Inspiring Women in Science
Dr. Lisa Hoopes, Director of Research and Nutrition at Georgia Aquarium shares her experiences in the field and what International Women and Girls in Science Day means to her.
When you think about where you feel relaxed and happy, what do you imagine? For me, it’s being submerged in the tropical warm waters of the Bahamas – surrounded by sharks.
I have taken a few trips to Bimini, Bahamas with our all-female research team from Georgia Aquarium, where we study several species of sharks including tigers, blacktips, and the enormous great hammerhead shark. On each of these trips, we collect biological samples, like blood, to learn more about their health.
One of our main focuses is the effects of microplastics in shark species and how that affects their overall health, and subsequently, the health of the ocean. Sharks are apex predators that keep our ocean’s food chain in check. Without sharks, our entire ocean ecosystem would fall dangerously off-kilter.
Studying sharks is incredible, but performing this work with talented, intelligent, and courageous fellow female scientists makes it even more awesome. With less than 30 percent of the world’s researchers being women, achieving success in this field has many obstacles. Women in the sciences need advocates, champions, and positive role models.
The United Nations adopted the International Day of Women and Girls in Science to promote gender equity and equal access in the scientific community. Join Discovery in celebrating the scientific contributions of the women researchers at Georgia Aquarium and all over the world.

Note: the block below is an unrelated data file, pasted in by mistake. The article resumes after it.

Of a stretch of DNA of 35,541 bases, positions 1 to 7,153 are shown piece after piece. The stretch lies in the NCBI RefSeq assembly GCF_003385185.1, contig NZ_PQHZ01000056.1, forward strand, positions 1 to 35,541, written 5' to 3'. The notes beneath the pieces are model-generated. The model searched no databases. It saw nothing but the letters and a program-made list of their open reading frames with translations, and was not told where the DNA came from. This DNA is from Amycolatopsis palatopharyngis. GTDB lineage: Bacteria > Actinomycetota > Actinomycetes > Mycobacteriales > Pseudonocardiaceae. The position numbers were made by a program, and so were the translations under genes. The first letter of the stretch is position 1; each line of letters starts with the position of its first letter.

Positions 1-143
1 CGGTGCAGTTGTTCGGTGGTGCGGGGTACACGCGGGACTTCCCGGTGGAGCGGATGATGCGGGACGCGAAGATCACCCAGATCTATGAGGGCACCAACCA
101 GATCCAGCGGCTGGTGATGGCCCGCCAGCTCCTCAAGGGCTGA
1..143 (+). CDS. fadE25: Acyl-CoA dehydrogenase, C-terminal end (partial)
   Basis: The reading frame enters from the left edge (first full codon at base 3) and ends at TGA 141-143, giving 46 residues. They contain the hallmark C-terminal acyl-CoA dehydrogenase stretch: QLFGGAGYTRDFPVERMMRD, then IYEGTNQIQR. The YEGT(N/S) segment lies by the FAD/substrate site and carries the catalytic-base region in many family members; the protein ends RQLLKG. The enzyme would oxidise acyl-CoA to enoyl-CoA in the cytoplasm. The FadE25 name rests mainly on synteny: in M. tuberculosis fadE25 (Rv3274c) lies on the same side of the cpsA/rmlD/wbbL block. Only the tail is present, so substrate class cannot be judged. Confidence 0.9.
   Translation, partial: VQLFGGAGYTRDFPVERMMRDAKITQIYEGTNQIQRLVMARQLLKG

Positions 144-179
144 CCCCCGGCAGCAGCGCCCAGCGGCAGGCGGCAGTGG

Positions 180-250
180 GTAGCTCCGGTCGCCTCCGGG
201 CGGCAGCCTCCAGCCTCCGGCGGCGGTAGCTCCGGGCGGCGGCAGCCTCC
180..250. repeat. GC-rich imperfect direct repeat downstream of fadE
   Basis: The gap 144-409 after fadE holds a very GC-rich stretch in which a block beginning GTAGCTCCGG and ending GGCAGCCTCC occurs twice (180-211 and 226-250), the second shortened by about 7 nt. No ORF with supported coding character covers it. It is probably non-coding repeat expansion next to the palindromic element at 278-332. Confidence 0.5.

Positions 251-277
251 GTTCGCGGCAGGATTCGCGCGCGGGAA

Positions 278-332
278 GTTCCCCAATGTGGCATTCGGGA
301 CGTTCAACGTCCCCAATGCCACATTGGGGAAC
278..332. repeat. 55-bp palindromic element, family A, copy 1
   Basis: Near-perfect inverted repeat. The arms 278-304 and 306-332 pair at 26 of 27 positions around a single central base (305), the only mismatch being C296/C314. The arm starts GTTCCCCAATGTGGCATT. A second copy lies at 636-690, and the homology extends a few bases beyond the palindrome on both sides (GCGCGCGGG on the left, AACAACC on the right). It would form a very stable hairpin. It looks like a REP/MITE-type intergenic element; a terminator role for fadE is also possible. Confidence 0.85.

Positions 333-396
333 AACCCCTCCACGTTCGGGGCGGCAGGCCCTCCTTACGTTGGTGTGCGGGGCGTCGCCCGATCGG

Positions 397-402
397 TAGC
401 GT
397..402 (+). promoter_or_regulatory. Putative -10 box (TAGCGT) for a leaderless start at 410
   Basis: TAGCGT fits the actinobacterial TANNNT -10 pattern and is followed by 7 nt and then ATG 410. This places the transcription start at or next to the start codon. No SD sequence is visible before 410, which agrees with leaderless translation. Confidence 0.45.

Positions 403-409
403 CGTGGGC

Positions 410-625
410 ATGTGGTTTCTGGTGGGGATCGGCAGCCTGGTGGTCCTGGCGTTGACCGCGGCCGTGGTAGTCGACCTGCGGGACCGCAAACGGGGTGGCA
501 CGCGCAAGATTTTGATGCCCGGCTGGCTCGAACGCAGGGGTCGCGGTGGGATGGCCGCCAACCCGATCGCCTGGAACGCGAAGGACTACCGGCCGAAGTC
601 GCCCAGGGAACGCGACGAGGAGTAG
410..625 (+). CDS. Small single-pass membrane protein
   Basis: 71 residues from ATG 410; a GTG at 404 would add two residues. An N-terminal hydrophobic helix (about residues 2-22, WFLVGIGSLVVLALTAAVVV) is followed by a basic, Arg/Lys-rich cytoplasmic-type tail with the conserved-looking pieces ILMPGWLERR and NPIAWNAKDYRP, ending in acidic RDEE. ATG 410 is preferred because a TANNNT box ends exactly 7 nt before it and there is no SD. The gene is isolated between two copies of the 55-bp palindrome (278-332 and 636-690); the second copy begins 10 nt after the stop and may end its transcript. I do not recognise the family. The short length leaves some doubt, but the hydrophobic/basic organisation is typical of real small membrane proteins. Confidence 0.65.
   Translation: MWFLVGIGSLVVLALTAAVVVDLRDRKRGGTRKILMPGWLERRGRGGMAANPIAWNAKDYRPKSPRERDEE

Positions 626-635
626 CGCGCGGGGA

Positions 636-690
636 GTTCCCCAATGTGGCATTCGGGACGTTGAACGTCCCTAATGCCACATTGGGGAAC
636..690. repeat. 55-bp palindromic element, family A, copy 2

International Women and Girls in Science Day invites us to share our experiences to reveal the challenges – and successes – we’ve had in our chosen field. We should all share our perspectives and spotlight accomplishments. Now more than ever before, a growing number of female scientists are doing exciting, cutting-edge science, ranging from ecology and paleontology to physics and engineering and all disciplines in between.
A few years ago, I was the lead scientist on a great white shark expedition with another female researcher. It was the first time this expedition was led by women, with a mostly female science crew. Not only was this a tremendous personal achievement – it was a reason for hope and optimism for the future, with more women pursuing scientific fields and choosing to work with one of the planet’s most feared creatures.
When girls see women succeed in scientific professions, they can imagine themselves in that role. At Georgia Aquarium, I work to be visible alongside our all-female research team, to show future scientists and marine enthusiasts what is possible.